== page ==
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Cablegate: Madrid Weekly Econ/Commercial/Ag Update July 14 -

VZCZCXRO1062
RR RUEHAG RUEHDF RUEHIK RUEHLZ RUEHROV
DE RUEHMD #0793/01 2001433
ZNR UUUUU ZZH
R 181433Z JUL 08
FM AMEMBASSY MADRID
TO RUEHC/SECSTATE WASHDC 5109
INFO RUCNMEM/EU MEMBER STATES COLLECTIVE
RUEHLA/AMCONSUL BARCELONA 3502

UNCLAS SECTION 01 OF 02 MADRID 000793

SIPDIS

STATE FOR EUR/WE AND EEB/IFD/OMA

E.O. 12958: N/A
TAGS: ECON EFIN EINV ENRG PGOV SP
SUBJECT: MADRID WEEKLY ECON/COMMERCIAL/AG UPDATE JULY 14 -
JULY 18

MADRID 00000793 001.2 OF 002


Table of Contents

ECON: IMF revises growth forecasts for Spain downwards
ECON/EFIN: GOS decides not to issue a new 15-year bond
EINV/EFIN: BBVA continues U.S. push
ECON/EINV: Property company Martinsa Fadesa begins largest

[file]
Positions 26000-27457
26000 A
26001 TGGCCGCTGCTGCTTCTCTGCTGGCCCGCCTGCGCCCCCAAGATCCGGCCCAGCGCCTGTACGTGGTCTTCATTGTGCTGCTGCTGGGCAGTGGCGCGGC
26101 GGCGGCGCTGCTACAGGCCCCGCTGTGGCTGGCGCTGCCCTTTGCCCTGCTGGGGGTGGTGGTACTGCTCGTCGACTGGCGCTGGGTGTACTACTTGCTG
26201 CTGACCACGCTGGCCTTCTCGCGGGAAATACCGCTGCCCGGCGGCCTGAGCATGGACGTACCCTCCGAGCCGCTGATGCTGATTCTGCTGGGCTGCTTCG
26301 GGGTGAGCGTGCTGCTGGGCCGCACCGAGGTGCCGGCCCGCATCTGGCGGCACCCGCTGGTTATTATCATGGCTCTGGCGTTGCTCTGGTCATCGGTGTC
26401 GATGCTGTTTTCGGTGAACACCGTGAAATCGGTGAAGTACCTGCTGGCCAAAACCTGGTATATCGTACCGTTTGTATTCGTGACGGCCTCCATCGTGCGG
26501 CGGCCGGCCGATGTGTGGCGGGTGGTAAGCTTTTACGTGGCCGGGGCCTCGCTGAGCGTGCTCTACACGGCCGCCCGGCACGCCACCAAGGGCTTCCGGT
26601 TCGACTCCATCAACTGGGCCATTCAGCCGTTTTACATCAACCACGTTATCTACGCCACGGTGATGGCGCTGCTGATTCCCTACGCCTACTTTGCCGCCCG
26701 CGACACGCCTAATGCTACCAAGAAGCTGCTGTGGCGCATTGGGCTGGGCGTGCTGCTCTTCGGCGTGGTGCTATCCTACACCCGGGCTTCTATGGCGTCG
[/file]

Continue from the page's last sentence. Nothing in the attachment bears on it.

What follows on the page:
bankruptcy proceedings in recent years
ECON/EINV: Large Company layoffs begin appearing in Spain
ECON/ENRG: EU Courts Rule Against Spain on Energy Takeover
Policies
ECON/PGOV: GOS officials continue to espouse positive message
on future of economy
ECON/ENRG: ACS sell-off of controlling stake in Union Fenosa
prompts stock market to rise

IMF REVISES 2009 GROWTH FORECAST FOR SPAIN DOWNWARDS

1. (U) The IMF maintained its 2008 growth forecast for Spain
at 1.8 percent. Growth for the euro zone is estimated at 1.7
percent. However, for 2009 the IMF has revised downwards its
growth forecast for Spain by half a percentage point - it
estimates Spanish growth will be 1.2 percent. The Fund
estimates that euro zone growth in 2009 will be 1.2 percent.
(Comment: There is a significant risk that these IMF growth